England & Wales: ‘alarming’ rise in children treated for type 2 diabetes

07 November 2018

The number of children and young people being treated for type 2 diabetes in England and Wales has gone up from 507 to 715 in four years, new figures show.

More than three-quarters (78.6%) of these were also obese, according to the National paediatric diabetes audit 2016-17, published by the Royal College of Paediatrics and Child Health (RCPCH). Almost half (49.8%) of those treated for type 2 diabetes in 2016-17 were black or Asian. They were also more likely to be female and living in a deprived area.

Professor Russell Viner, president of the RCPCH, said: ‘A rise in type 2 diabetes of this magnitude is alarming and shows that the childhood obesity epidemic is starting to bite.’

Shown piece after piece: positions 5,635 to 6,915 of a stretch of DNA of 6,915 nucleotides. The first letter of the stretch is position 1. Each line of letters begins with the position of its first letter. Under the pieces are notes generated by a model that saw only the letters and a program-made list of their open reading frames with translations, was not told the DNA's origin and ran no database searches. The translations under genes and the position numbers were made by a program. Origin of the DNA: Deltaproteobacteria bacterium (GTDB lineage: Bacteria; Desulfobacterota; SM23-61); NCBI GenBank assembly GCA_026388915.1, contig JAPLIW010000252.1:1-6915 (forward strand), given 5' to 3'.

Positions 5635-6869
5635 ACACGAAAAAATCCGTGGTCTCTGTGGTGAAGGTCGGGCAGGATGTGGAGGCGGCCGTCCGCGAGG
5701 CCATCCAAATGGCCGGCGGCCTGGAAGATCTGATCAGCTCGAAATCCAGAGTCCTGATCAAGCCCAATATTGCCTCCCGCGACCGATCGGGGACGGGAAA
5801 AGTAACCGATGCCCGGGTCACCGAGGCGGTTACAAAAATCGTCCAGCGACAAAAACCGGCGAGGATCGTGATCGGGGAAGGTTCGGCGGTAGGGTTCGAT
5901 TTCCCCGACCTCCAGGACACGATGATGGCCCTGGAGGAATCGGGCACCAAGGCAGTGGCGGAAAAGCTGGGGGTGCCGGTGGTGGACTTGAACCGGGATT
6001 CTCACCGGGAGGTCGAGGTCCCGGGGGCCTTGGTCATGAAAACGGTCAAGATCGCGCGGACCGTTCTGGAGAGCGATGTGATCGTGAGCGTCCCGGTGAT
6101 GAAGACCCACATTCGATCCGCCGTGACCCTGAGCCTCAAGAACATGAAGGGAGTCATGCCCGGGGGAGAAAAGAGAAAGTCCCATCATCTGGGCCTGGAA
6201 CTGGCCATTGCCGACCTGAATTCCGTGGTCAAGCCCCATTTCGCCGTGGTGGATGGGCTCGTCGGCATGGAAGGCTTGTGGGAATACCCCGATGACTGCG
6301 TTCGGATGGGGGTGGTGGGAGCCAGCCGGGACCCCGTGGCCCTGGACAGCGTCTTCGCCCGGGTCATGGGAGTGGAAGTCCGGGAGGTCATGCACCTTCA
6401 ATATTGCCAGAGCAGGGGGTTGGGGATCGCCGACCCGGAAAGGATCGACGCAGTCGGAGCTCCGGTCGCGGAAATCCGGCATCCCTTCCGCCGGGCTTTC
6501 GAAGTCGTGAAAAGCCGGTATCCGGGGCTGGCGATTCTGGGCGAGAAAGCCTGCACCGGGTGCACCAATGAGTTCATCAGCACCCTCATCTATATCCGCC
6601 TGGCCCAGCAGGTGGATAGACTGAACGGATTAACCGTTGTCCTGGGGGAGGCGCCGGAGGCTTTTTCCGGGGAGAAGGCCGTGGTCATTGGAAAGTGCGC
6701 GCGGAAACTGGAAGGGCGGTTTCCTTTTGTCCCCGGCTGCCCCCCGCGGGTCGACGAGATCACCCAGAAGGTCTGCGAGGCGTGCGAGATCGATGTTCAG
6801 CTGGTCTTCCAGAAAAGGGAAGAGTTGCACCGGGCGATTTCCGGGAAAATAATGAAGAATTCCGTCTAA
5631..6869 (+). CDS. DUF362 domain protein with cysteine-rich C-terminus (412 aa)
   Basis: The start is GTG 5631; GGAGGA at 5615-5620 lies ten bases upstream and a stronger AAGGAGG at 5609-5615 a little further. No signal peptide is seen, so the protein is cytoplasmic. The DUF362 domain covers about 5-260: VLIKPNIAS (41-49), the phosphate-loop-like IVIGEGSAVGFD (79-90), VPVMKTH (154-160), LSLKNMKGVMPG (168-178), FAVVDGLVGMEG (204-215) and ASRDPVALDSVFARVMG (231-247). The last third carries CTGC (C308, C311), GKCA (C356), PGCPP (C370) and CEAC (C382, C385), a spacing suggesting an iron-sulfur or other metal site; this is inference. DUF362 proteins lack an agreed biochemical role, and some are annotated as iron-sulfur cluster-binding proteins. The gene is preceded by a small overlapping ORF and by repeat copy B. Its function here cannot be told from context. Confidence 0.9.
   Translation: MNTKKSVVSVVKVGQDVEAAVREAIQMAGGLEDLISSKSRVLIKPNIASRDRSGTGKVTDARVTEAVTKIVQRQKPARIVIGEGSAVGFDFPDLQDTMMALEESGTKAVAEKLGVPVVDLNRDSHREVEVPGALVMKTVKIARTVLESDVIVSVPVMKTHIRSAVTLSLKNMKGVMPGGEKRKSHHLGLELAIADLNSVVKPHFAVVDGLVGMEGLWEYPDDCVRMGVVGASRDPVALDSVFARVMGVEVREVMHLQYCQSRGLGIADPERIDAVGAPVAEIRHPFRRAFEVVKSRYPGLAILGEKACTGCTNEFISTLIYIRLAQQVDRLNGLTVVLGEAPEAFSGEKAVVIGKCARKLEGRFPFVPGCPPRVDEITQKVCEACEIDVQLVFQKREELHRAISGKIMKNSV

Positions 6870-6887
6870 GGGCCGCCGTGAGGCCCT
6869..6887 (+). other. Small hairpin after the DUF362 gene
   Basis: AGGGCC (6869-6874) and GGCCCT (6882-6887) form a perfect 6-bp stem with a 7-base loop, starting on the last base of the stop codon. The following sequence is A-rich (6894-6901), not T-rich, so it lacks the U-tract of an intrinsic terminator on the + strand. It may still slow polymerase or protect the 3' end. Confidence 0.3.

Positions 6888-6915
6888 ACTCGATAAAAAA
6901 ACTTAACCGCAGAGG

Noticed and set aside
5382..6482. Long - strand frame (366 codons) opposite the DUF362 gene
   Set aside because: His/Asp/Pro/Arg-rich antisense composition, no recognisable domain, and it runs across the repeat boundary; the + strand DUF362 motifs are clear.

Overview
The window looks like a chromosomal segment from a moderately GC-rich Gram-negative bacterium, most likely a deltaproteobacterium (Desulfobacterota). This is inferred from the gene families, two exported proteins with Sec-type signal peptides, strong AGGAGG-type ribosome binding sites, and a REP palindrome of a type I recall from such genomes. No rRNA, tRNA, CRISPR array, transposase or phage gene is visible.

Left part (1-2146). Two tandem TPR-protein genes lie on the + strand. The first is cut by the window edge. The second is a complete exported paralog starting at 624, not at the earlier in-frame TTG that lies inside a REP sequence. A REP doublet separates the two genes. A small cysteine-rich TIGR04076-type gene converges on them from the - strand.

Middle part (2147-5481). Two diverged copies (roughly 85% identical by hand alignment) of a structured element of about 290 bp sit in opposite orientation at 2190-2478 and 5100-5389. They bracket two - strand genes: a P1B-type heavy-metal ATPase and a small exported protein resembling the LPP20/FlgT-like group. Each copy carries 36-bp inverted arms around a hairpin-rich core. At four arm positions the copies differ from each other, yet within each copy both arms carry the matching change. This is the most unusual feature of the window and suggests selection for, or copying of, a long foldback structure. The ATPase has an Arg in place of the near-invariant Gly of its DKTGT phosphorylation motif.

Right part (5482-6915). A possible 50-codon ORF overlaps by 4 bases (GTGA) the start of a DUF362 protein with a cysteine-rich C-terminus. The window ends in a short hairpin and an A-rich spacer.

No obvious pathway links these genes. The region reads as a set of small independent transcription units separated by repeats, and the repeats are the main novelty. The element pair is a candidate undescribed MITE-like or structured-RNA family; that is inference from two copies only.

NHS data shows that one in five 10- and 11-year-olds and one in 10 four- and five-year-olds are obese.

Kathryn Kirchner, clinical adviser at Diabetes UK, added: ‘These figures are a stark reminder that we have a collective responsibility to push for the actions outlined in the most recent chapter of the childhood obesity plan, including clearer and more consistent food labelling.’

49.8% of those treated for type 2 diabetes in 2016-17 were black and Asian.


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